* 2 Tbs. coriander seeds, roasted
* 10 red chilis, dried

1. Heat oil in a heavy bottomed vessel; add the mustard seeds. When they crackle, add the sliced onions and fry until the onions turn a golden brown.
2. Add garlic-ginger paste (mix I) and fry about 2-3 minutes.
3. Now add the chili-coriander powder (mix II) and continue frying another 5 minutes, stirring often enough to prevent sticking or burning.
4. Add the turmeric. Add tomatoes and chicken and mix well. Add the coconut milk. Add salt to taste.
5. Cook uncovered until the chicken is tender, adding water if it gets too dry - be careful not to add too much water, as it dilutes the flavor. The color of the broth will gradually deepen and turn brown as it cooks.
6. Optionally, at the end, add a few cashews and cook for another 3 minutes




by Anitha Gokul

Makes 10-15 numbers

Maida-½ kg
Sugar-¼ kg
Water-3-4 cups(very hot)
Salt to taste
Powdered cardamoms or khas-khas
Oil for frying.


Sieve the flour, add sugar, salt, and cardamoms and mix well. Then add 2 cups hot water to the flour mixing well with a long spoon. when the flour is thoroughly wet start kneading with your hands adding more water to get the desired consistency(it should be thick and smooth).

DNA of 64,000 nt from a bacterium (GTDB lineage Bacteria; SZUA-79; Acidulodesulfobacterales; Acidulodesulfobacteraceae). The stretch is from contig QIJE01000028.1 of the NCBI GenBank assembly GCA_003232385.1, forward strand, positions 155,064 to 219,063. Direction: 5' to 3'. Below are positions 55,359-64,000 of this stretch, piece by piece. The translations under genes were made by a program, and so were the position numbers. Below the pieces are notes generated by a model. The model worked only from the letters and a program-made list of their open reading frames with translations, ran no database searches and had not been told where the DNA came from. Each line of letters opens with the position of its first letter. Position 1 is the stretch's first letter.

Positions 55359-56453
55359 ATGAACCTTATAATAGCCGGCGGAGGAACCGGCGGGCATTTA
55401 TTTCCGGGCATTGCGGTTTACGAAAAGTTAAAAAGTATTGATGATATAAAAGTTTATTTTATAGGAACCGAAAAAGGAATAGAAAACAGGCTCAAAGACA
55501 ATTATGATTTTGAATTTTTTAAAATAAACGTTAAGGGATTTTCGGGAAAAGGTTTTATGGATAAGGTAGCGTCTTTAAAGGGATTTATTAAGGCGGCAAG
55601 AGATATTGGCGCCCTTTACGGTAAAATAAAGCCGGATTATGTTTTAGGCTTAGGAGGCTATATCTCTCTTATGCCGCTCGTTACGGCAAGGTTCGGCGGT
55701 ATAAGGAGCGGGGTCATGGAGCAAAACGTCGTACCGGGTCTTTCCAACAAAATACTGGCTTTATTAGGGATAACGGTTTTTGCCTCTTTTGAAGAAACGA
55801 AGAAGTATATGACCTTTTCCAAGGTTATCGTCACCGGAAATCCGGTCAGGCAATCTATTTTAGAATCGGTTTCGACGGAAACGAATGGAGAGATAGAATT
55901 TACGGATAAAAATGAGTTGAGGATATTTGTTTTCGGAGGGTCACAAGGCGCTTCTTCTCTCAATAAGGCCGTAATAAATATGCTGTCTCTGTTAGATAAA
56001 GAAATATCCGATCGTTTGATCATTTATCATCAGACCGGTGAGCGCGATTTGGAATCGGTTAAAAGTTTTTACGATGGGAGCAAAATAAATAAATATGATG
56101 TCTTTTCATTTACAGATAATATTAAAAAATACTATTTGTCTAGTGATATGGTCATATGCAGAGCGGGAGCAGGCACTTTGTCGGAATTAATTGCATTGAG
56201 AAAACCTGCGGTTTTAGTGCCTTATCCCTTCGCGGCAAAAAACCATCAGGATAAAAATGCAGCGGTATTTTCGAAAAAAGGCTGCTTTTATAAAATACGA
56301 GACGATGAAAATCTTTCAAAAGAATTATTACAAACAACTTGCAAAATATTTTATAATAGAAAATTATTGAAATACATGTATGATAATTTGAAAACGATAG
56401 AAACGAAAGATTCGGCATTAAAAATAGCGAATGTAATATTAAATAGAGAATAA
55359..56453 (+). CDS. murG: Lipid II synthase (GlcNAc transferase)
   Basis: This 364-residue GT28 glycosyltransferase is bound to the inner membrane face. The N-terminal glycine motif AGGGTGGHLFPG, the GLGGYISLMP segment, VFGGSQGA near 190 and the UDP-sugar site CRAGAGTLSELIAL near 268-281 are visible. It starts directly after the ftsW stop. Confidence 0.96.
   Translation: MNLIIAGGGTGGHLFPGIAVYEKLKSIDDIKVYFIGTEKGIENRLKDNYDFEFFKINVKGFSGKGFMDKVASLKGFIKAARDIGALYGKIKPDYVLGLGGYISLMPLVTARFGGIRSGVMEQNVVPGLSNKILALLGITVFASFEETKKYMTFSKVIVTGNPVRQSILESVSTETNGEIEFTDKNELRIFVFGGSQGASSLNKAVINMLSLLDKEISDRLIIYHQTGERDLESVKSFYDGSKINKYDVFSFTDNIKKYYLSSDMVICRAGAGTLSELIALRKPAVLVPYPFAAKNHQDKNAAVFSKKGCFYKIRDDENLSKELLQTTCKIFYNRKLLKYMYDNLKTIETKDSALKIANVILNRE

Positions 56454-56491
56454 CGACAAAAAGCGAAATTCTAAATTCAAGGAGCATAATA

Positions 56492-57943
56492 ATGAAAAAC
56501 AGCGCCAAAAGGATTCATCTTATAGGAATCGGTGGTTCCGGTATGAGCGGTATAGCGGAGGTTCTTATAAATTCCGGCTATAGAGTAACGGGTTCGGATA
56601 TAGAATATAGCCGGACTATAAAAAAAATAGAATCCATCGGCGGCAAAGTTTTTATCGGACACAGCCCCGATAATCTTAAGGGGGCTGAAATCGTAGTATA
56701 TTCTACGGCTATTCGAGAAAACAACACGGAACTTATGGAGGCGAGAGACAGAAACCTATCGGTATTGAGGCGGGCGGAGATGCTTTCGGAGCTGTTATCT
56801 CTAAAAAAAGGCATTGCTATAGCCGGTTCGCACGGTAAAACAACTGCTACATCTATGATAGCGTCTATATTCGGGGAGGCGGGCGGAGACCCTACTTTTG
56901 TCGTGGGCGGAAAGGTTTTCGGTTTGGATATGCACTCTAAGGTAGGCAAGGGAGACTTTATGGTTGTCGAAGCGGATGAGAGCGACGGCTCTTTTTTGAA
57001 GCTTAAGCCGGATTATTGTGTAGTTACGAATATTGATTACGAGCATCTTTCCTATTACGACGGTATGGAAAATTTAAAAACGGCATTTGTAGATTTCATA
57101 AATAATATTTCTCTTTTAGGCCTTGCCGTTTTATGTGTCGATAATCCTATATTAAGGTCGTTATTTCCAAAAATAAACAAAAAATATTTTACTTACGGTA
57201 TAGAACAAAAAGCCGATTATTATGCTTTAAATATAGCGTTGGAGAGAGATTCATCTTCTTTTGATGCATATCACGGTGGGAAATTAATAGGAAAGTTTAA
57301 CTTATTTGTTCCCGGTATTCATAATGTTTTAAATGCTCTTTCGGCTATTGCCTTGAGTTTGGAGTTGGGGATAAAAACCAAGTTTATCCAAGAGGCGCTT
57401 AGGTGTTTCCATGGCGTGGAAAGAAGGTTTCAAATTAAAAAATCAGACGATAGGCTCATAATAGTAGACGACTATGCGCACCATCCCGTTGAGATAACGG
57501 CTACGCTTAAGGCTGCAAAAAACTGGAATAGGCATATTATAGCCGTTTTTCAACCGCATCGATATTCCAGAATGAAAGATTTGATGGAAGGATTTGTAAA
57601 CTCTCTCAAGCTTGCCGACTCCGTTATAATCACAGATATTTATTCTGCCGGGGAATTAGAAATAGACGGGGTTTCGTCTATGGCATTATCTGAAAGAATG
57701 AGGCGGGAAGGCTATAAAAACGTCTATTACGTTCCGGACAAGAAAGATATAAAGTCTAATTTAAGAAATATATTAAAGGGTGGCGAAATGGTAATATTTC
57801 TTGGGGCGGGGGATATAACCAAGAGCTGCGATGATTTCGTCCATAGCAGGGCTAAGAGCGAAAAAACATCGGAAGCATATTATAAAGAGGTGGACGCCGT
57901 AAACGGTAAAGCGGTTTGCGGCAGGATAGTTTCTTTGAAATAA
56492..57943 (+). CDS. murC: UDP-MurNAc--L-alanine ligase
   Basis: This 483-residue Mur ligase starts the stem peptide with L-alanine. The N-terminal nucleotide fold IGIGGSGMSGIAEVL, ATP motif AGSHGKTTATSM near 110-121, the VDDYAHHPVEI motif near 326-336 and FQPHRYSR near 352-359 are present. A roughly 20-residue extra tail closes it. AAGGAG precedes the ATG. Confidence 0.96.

The batter should extend when pulled. Now take about a ladle of the batter in your left palm and pat it with your right fingers and deep fry in oil. Use water to pat as the batter could be sticky.
Squashed bananas can also be added. If it is difficult to pat pour a ladle of the batter directly into the oil.


E.B. Hariharan’s tip : To shape the batter and bring it to a near circular shape, here is the traditional method.


Take a steel vessel ‘KINNI’ with a circular base, place it upside down.Take a piece of clean white muslin or poplin cloth, wet it in clean water and place it on top. Place the requisite batter on top of the cloth and using both hands, slowly elongate on all sides, until the batter forms a near circle. This process also gives uniformity to the surface. Place the left hand under the muslin cloth, and in one slow movement transfer the circular batter to the right hand and carefully slide/place it into hot oil.



by R Ramachandran (Kekkatty)

[A healthy preparation as it is steam cooked and can be stored for weeks]

Ganjae ravae.
Pottu Kadale
Salt to taste
Sugar or Jaggery (bella)
Maddu Bittu
Morande Sticks

Method :